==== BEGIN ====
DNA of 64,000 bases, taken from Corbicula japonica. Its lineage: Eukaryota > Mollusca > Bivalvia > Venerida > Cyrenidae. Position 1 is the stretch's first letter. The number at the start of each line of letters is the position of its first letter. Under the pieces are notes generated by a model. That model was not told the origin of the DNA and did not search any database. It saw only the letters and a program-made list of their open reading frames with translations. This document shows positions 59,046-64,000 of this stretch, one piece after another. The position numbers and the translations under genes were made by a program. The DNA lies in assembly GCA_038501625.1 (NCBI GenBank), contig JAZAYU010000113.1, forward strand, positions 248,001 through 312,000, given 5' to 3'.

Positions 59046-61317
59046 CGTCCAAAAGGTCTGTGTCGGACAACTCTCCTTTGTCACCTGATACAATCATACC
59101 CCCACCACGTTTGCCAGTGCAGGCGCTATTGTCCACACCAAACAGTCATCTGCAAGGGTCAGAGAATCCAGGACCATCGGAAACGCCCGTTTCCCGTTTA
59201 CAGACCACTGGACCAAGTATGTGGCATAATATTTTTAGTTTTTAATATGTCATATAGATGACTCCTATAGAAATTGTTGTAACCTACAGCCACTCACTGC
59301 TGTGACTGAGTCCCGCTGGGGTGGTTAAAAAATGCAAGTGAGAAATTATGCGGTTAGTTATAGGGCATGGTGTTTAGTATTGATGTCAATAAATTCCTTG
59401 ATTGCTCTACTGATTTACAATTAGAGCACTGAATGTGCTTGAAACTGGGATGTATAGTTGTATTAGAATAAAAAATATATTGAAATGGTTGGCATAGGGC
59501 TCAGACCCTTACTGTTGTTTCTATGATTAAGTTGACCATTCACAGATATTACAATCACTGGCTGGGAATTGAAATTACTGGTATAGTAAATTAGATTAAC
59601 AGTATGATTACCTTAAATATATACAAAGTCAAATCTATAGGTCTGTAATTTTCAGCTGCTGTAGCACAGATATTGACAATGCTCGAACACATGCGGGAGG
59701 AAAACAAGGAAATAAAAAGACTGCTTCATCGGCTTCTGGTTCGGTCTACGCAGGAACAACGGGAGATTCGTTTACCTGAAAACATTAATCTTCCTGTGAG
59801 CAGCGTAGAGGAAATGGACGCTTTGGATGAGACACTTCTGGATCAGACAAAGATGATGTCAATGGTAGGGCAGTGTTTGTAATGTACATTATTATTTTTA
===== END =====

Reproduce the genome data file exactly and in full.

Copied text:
DNA of 64,000 bases, taken from Corbicula japonica. Its lineage: Eukaryota > Mollusca > Bivalvia > Venerida > Cyrenidae. Position 1 is the stretch's first letter. The number at the start of each line of letters is the position of its first letter. Under the pieces are notes generated by a model. That model was not told the origin of the DNA and did not search any database. It saw only the letters and a program-made list of their open reading frames with translations. This document shows positions 59,046-64,000 of this stretch, one piece after another. The position numbers and the translations under genes were made by a program. The DNA lies in assembly GCA_038501625.1 (NCBI GenBank), contig JAZAYU010000113.1, forward strand, positions 248,001 through 312,000, given 5' to 3'.

Positions 59046-61317
59046 CGTCCAAAAGGTCTGTGTCGGACAACTCTCCTTTGTCACCTGATACAATCATACC
59101 CCCACCACGTTTGCCAGTGCAGGCGCTATTGTCCACACCAAACAGTCATCTGCAAGGGTCAGAGAATCCAGGACCATCGGAAACGCCCGTTTCCCGTTTA
59201 CAGACCACTGGACCAAGTATGTGGCATAATATTTTTAGTTTTTAATATGTCATATAGATGACTCCTATAGAAATTGTTGTAACCTACAGCCACTCACTGC
59301 TGTGACTGAGTCCCGCTGGGGTGGTTAAAAAATGCAAGTGAGAAATTATGCGGTTAGTTATAGGGCATGGTGTTTAGTATTGATGTCAATAAATTCCTTG
59401 ATTGCTCTACTGATTTACAATTAGAGCACTGAATGTGCTTGAAACTGGGATGTATAGTTGTATTAGAATAAAAAATATATTGAAATGGTTGGCATAGGGC
59501 TCAGACCCTTACTGTTGTTTCTATGATTAAGTTGACCATTCACAGATATTACAATCACTGGCTGGGAATTGAAATTACTGGTATAGTAAATTAGATTAAC
59601 AGTATGATTACCTTAAATATATACAAAGTCAAATCTATAGGTCTGTAATTTTCAGCTGCTGTAGCACAGATATTGACAATGCTCGAACACATGCGGGAGG
59701 AAAACAAGGAAATAAAAAGACTGCTTCATCGGCTTCTGGTTCGGTCTACGCAGGAACAACGGGAGATTCGTTTACCTGAAAACATTAATCTTCCTGTGAG
59801 CAGCGTAGAGGAAATGGACGCTTTGGATGAGACACTTCTGGATCAGACAAAGATGATGTCAATGGTAGGGCAGTGTTTGTAATGTACATTATTATTTTTA